I thought that my "Scribbler School" was going so well, judging by how enthused my sisters were with wool applique. (I'll convert them to avid quilters yet.) I even thought they were learning the lingo. However, I was kind of crushed recently when my sister referred to a rotary cutter as a "roller." That's a new one.
The following paragraphs are a public safety announcement about rotary cutters. You may think I’m kidding, but I do not kid about safety. The rotary blade is extremely, seriously and razor sharp. Did you notice I wrote sharp? Please use a rotary cutter carefully.
When you bring home a rotary cutter, look at the safety guard. It is there for a reason and that is to protect you and the people around you. There are two positions for the safety guard. It slides down to expose the blade in the "open" position. Slide the guard up and the blade is protected and can't cut, which describes the closed position. Never leave the blade "open" and unattended.
Always close the guard when you are finished with a cut. Notice I didn't say when you are done cutting fabric for the day. I meant each time you finish one cut. Otherwise, an exposed blade could cut skin, fingers, bare feet and toes. And not just your skin, any precious child’s skin in your sewing area is at risk.
I warn students in my quilting classes about open blades, but they sometimes forget. Once I've had a student cut someone, but more times I have seen students cut themselves. I've seen students wave an exposed blade around. In this instance, they are usually “talking” with their hands while holding a cutter. It’s dangerous, so don’t do it.
Always wear shoes when you are cutting fabric. I know a friend of a friend who cut a tendon in her foot after dropping a rotary cutter accidentally. Make sure your family members wear shoes if they are in the sewing room.
Never use a rotary cutter when you are tired. If you are not a morning person or you have been sewing past your bedtime, then postpone cutting until a time when you are fresh. This advice is for all quilters, new and experienced ones alike.
Just so you know, I have never taught beginning quilting classes, but I have heard other teachers share some of their adventures. Here are guidelines for the new quilter written by me somewhat tongue-in-cheek, heavy on the tongue-in-cheek. By the way, new quilters will be referred to as “you” in the following paragraphs. My apologies if you are not a beginner quilter or a third grader.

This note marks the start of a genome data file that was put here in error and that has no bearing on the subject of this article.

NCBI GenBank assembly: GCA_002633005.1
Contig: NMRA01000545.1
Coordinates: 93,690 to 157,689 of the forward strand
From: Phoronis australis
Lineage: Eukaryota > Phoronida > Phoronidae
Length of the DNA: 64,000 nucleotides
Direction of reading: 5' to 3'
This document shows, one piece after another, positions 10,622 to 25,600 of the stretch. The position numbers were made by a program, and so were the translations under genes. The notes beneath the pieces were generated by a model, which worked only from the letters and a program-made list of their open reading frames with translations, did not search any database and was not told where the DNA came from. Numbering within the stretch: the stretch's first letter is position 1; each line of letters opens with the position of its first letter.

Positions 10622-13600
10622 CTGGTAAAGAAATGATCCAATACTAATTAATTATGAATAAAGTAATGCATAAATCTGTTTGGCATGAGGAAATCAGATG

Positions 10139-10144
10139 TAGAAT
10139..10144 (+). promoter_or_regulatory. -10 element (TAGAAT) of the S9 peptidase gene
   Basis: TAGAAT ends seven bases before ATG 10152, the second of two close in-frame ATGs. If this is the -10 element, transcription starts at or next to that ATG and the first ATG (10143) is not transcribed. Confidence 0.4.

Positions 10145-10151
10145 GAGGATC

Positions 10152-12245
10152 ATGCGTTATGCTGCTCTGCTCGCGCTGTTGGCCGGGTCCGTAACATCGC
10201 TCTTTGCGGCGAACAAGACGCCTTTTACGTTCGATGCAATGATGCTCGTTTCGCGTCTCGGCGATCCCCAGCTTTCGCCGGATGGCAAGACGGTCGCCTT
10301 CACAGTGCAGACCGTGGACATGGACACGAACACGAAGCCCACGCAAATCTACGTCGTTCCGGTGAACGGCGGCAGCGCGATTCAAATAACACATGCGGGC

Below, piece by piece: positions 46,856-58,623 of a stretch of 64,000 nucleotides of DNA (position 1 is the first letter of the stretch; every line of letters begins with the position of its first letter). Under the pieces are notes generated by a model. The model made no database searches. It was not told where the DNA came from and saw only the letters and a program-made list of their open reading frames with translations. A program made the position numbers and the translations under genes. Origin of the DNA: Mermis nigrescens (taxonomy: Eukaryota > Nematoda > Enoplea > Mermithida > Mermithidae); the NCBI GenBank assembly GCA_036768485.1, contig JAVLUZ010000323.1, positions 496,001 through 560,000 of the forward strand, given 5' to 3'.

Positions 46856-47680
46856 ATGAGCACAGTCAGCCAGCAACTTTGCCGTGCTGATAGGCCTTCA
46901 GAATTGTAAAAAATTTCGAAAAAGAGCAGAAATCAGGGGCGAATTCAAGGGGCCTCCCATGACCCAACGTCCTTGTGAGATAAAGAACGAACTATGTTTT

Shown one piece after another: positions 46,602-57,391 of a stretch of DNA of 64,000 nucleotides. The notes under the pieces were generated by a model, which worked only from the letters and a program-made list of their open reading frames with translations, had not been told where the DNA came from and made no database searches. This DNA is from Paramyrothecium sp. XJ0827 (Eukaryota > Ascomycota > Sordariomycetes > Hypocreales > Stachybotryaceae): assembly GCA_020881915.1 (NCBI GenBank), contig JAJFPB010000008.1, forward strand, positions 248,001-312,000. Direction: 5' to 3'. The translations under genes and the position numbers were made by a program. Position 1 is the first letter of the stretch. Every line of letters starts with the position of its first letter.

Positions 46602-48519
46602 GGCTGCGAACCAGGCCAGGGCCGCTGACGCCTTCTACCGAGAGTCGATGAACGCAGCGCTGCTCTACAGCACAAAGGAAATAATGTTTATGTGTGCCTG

I recommend that you go to the nearest quilt store and buy the right equipment essential for cutting fabric. (I'm assuming you already have fabric to cut.)
When you arrive at the local quilt store, ask for a rotary cutter and never refer to it as the pizza cutter. Yes, they both have round blades, but even though they look similar, they are not interchangeable. The pizza cutter stays in the kitchen and wherever you sew will be the location of the rotary cutter. The cutter comes packaged ready to go with a blade. From this moment on, you will only need to buy replacement blades because the body of the cutter is pretty indestructible. If the store offers more than one size rotary cutter (this refers to the size of the blade) buy either a 28 mm OR a 45 mm. Don’t go with a super small blade or a super big one at this point although those cutters have their uses. I’ll write more on that topic later.
Don’t leave the store without a special mat that measures at least 18" X 22." Purchase what is called a self-healing rubber mat specially made for rotary cutting. Why is that? Answer: using a rotary cutter on any bare wood table will ruin the blade and the wood surface! And that goes for just about any other surface in a home including Formica counters and so on. You want a protective barrier.
One more thing to add to the shopping list is a ruler. Don’t think that you can use just any old 12” ruler that is hanging around from grade school. You need an acrylic, see-through ruler made for rotary cutting. A 6” X 24” ruler is the first one you should buy.
Next, bring all three of these items home, but don’t use, better yet don't even open the rotary cutter until after reading tomorrow’s post. Here’s another unwritten rule: keep the mat flat during the trip home because standing it on end may curl the sides. Don’t leave the rotary mat in extreme temperatures, again because the mat might curl or warp. OK that’s it.
My name is Chris Barnard and I have been quilting for 30 years and teaching classes for 10 years. My goal is to inspire people to begin their quilting journey, to finish projects already started and to share my passion for quilts.